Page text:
(Inter-Biblical Period.)

Daniel 9:15-19.

  • KEY WORD—”CONFLICT.”

  • KEY VERSEDaniel 9:16, Last Clause.

  • KEY PHRASE—”A PEOPLE SUFFERING BECAUSE OF BROKEN COVENANT.”

Home Readings.

Daniel forecasts the history of this period. Read as follows:—

  • Sunday—Cruel World-Powers—Daniel 7: 15-22.

  • Monday—Persia (the ram) and Greece, (rough goat), Shall Wax Strong—Daniel 8:1-8.

  • Tuesday—The vision interpreted—Daniel 8: 15-22.

  • Wednesday—Antiochus Epiphanes, the King of Syria—Daniel 8:23-27.

  • Thursday—Daniel Prays for His People—Daniel 9:3-9..

  • Friday—Four Persian Kings Shall Arise and then Alexander the Great—Daniel 11: 1-5.

  • Saturday—Antiochus Epiphanes Turns Against the Jews—Daniel 1:21-32.

GREAT PERIODS OF HISTORY:—

  1. Persian, 200 Years.

  2. Greek, 10 Years.

  3. Egyptian, 119 Years.

  4. Syrian, 41 Years.

  5. Jewish, 100 Years.

  6. Roman, 133 Years.

Great Period I. Palestine a Persian Province, 536-333 B. C.

The events of the book of Ezra, Nehemiah and Esther occurred in the first 100 years, and Judah remained a Persian province for about 100 years after the close of the Old Testament history. While other Persian provinces were often in rebellion, the Jews kept loyal to the Persian King, and rapidly increased in wealth and number.

An event of great interest was the building of the Samaritan Temple on Mt. Gerizim, and the setting up of rival Jehovah worship. It came about in this way: Manasseh, the brother of the Jewish High Priest married a daughter of Sanballat, the Persian governor of Samaria. This meant

that he to give up his priesthood in Judah. He therefore set up in Samaria, but a few miles from Jerusalem, a rival temple, with Jehovah worship, and the Pentateuch as their Bible. This led to a strife between the Jews and the Samaritans, which existed In the time of our Lord, John 4:20.

A second great event was the union of civil and religious powers, which gave the office of High Priest, and that of governor of Judah, to the same man. The (nee thus became an object of great ambition, and some disgraceful contests for it took place. Joshua, brother of the High Priest, endeavoured to secure the honour for himself, but was slain by Jonadad in the temple itself. For this scandalous act the Persians put a tax of 50 shekels or $33 on every lamb sacrificed in the temple. This was a great burden on the temple worship, and discouraged sacrifices as much as it the state were to put a tax of $3 on every dollar given to missions.

LESSON—The union church and state is a great evil in any land. Here it led to the state claiming the right to appoint the High Priest, which would be equal to the governor of our state claiming the right to appoint whom he would as pastors of the churches. The office would become one of barter and sale. It also led to the state taxing the contributions of worship, and to the saturating of religion with politics.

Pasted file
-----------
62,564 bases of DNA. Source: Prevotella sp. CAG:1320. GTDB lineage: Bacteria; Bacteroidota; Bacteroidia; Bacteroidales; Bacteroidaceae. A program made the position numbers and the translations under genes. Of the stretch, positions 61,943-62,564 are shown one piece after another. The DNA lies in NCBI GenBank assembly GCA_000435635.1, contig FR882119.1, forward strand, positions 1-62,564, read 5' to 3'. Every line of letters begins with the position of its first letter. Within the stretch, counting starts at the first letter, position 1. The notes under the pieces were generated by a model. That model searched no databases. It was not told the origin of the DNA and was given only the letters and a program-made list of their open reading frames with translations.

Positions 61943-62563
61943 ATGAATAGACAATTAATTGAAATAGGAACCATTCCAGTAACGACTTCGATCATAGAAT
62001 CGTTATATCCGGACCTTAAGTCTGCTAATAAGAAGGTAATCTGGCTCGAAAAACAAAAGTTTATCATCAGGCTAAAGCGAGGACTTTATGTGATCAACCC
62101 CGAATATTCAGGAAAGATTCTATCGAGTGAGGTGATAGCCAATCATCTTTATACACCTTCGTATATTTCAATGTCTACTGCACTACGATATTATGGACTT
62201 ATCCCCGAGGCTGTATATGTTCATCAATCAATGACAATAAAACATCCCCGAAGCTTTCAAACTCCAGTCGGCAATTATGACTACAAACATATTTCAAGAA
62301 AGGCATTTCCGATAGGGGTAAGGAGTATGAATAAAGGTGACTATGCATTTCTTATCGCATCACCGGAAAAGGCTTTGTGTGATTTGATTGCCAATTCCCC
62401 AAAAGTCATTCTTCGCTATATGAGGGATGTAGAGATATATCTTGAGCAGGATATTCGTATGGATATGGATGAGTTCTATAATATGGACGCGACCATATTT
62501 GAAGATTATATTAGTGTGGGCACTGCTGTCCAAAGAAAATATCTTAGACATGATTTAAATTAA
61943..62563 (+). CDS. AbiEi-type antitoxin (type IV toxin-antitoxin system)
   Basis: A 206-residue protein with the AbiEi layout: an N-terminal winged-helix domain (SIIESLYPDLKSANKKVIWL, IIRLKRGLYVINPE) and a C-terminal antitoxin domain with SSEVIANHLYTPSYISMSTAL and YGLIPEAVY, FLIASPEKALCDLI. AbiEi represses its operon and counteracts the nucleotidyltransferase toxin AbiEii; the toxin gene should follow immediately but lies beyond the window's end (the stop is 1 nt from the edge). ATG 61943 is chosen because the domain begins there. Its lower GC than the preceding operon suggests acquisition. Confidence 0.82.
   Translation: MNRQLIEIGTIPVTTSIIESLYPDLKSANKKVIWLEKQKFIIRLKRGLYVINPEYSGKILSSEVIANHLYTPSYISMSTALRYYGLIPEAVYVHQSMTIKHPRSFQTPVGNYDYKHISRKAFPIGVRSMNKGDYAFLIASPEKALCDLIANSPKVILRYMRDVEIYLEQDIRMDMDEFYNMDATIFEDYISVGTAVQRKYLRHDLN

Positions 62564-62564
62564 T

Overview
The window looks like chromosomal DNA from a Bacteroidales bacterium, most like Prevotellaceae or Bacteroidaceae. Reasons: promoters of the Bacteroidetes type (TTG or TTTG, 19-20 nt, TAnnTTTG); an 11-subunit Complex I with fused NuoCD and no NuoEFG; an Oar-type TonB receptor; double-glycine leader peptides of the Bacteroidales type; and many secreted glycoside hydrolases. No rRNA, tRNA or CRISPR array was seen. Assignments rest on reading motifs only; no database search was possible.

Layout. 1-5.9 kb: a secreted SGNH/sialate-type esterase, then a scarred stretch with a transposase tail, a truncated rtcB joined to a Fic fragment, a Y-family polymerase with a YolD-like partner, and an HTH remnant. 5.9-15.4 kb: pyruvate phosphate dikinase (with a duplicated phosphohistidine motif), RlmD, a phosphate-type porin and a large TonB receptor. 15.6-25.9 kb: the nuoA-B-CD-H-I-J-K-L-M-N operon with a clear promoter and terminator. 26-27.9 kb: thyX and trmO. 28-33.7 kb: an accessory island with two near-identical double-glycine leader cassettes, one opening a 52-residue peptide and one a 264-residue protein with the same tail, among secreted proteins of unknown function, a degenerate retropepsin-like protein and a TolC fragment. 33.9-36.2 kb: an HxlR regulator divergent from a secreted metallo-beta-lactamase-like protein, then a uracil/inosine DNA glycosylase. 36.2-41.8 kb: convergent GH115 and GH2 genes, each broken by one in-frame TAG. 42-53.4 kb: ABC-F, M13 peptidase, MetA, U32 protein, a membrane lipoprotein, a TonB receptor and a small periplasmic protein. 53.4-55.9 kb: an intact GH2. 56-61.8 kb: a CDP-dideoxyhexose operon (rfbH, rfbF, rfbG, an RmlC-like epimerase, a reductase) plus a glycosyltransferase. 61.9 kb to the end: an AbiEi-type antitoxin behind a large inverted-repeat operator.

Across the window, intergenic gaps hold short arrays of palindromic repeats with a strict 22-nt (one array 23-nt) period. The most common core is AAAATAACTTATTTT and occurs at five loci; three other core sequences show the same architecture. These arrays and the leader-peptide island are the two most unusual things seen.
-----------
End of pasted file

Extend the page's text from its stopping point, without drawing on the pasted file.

Great Period II. Palestine Under the Greek Empire, 333-323 B. C.

Alexander the Great in a series of battles conquered the entire Persian empire, and became the master of the world. While besieging Tyre, Alexander sent word to the high priest at Jerusalem demanding that he should transfer his allegiance to him, and send supplies for his army. Jaddua, the high priest, declared he must remain faithful to the Persians. Alexander then marched upon Jerusalem to the great alarm of the Jews. Sacrifices were offered prayers made unto God, and divine aid sought to appease the wrath of the invader. The high priest, clad in the full regalia of priestly robes, then formed a procession of the priests and people. He marched at the head of it without a sword or spear, with nothing but the sacred scriptures. When the Greek conqueror saw the venerable form of the high priest, he fell prostrate and adored the Holy Name written in golden letters on his hat. Alexander took the high priest by the hand, entered the city and granted them many religious liberties, including the exemption of tribute every seventh or Sabbatic year, when the Jews planted no crops. Daniel 1:6 tells of the transition of empires from the Persian to the Grecian.

Great Period III. Palestine Under the Kings of Egypt, 323-204 B. C.

On the death of Alexander, in fulfilment of the prophecy of Daniel, Daniel 8:21-22, the empire was divided among four of his generals, and to Ptolemy I fell Egypt and Palestine. He treated the Jews with great harshness at first, sending some of them to Egypt. His son, Ptolemy II, is famous for founding the great library at Alexandria, Egypt, which has a magnificent collection of the writings of all nations.

Under his patronage the Hebrew scriptures were translated into Greek and the famous vision is called the Septuagint—a word meaning “seventy” because 70 elders were sent from Jerusalem to Alexandria to do the translating. Greek had become the language of the world, and this was fortunate for the Bible writers, and indeed for us, for no other language has ever equalled it in expressing delicate shades of thought. The world now had the holy scripture in a language that almost every nation under the heaven could read. The translation was one of the memorable events of all time.

Ptolemy IV outraged the religious feelings of the Jews by entering the Holy of Holies of the temple. He was seized, however, with a supernatural terror and carried out half dead. In revenge for this he oppressed the Jews in a scandalous manner. When his son came to the throne, he was but a child of five years, so the king of Syria took the opportunity of snatching Palestine away from Egypt.

Great Period IV. Palestine Under Syria, 204-163 B. C.

Antiochus III of Syria, having been badly defeated by the Romans, resolved to plunder the temple at Jerusalem, to -get funds to help him pay the indemnity. His treasurer, however, was struck speechless to the ground, as he was entering the sanctuary, and went back home in dismay.